Changing habits requires patience and commitment, as we all know; unfortunately, many of us (due to medical treatments that require little active involvement on our part) are unable to make this leap when it comes to neck pain or back pain.  Plus it can be a little daunting to face the truth, and see how much time and work might be needed to restore function back to fully normal. It is really much easier to go the medical route.  You'll need to find someone who has studied human movement, not just anatomy and physiology and various interventions. In my own case, it took at least 3 years of a Feldenkrais Training (but then I had a very serious full extension, high-impact whiplash to contend with)

The good news is that healing is possible, even if you have been told nothing can be done, or that nothing can be diagnosed that is responsible for your pain. Medical diagnosis, as good as it is, cannot diagnose poor habits of movement and posturing, which often underly chronic pain of any kind. Medical doctors and even physical therapists too often have negligible training in movement education. 

If you've had a whiplash, there is an easy way to tell if you are still holding too much tension in the upper neck. That area will feel overheated, even hot, and any experienced body-worker will feel it as soon as his/her hands go to that area. That increase in temperature is caused by continual muscle exertion. It can overheat the low brain, and possibly set the stage for chronic metabolic disturbances or chronic diseases such as fibromyalgia, chronic fatigue, MS or other auto-immune disorders.  See "What is Really Wrong With You" by Griner, for more information on this topic. Are you very uncomfortable in hot weather? This may be one reason. Remember, the low brain is mostly what orchestrates what goes on in the body. You don't want to stick it in the oven! While ice-packs to the upper neck and body (some folks with MS actually do this) can help, somatic intervention can also greatly help. And side-wagging the head is an easy first step.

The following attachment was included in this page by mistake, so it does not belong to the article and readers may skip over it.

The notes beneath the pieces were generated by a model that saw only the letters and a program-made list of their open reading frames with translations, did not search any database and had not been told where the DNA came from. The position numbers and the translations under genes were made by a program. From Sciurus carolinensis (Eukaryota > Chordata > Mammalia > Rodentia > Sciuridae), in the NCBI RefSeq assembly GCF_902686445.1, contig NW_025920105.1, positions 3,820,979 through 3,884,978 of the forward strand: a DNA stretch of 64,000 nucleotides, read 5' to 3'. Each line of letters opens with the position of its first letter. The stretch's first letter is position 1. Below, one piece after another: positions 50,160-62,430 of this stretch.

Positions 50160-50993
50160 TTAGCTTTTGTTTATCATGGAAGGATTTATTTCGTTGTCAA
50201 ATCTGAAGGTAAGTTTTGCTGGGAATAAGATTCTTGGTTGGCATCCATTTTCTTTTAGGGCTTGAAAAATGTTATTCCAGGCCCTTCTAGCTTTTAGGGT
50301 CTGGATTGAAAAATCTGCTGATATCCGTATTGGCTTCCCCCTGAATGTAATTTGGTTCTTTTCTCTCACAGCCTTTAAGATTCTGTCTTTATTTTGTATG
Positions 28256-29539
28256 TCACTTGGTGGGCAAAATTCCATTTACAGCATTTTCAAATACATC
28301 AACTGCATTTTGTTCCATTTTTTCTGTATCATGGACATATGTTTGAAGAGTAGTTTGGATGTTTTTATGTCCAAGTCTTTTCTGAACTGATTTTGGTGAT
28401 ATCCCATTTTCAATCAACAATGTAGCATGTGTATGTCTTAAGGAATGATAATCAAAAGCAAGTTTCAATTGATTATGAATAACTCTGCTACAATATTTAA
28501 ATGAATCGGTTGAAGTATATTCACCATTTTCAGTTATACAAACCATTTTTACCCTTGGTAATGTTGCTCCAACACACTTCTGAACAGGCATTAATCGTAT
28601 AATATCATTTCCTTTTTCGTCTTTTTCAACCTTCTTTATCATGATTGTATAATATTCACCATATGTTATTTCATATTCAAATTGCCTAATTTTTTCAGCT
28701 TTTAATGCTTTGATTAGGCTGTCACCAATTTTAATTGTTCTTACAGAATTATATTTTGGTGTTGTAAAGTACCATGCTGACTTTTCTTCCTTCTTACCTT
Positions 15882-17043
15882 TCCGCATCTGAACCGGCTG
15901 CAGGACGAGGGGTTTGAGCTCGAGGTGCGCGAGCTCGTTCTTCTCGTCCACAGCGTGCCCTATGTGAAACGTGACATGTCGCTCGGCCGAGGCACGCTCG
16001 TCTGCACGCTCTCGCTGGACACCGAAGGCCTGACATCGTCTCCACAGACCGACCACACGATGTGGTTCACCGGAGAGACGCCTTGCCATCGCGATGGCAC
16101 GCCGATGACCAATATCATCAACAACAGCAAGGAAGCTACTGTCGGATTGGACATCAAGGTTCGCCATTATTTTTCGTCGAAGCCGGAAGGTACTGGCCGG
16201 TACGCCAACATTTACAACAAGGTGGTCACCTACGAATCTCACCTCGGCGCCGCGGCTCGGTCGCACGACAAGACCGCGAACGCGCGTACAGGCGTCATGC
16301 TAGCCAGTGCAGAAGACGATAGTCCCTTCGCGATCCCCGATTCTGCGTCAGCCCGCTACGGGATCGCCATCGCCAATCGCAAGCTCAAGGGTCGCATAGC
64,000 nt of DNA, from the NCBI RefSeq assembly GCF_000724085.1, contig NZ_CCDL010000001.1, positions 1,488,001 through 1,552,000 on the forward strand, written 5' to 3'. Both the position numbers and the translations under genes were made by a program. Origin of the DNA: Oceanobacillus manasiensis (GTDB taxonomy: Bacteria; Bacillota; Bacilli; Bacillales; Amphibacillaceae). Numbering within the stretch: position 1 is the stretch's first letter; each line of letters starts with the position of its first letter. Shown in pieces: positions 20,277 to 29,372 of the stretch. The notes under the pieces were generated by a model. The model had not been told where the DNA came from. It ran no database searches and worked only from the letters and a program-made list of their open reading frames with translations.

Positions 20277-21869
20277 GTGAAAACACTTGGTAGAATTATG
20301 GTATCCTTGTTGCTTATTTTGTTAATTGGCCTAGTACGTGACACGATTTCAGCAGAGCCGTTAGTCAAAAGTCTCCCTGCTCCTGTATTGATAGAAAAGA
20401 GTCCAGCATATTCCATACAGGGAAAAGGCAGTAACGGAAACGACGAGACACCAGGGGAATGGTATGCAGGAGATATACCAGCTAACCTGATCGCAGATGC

While this movement is long ways from being a complete cure for "whiplash neck lockdown" it can go far to create healing and normal movement if you do it in a relaxed, unhurried fashion.  

I recommend that everyone learn this movement and do it many times a day. If you don't care to be seen imitating people from India, when talking to friends,  do it when you are alone, say a few moments before you brush your teeth, before meditation, or while you talk on the phone at home.  Make it a habit (a little now and then, every hour or two)  as you sit working at your computer. You need to start easy, go slow, relax into it, and give yourself some days or weeks to get the hang of it. 

Please, please, don't force this movement. Your neck muscles are most likely already too tight, preventing the movement, and force will create further damage and bad habits related to neck usage. Unless  you can fully relax into it, you will only get a grotesque kind of muscular overwork, and you'll be quickly discouraged from doing it by pain or out-of-joint vertebrae. This is why somatic interventions and "miracle cures" are seldom, if ever, produced just from reading a book or a blog and practicing what is written there. It really takes an experienced teacher to see where you are holding too much tension, how to bring that to awareness, along with how much work is too much, the best approach to reeducation of lost movement patterns, etc. These are intuitive, creative judgement calls customized for each client - then the magic happens, usually not before. If you really can't get the hang of it, then see a Feldenkrais Practitioner, show him or her this post. Or you could start hanging out with Indians, and maybe you'll get it by osmosis.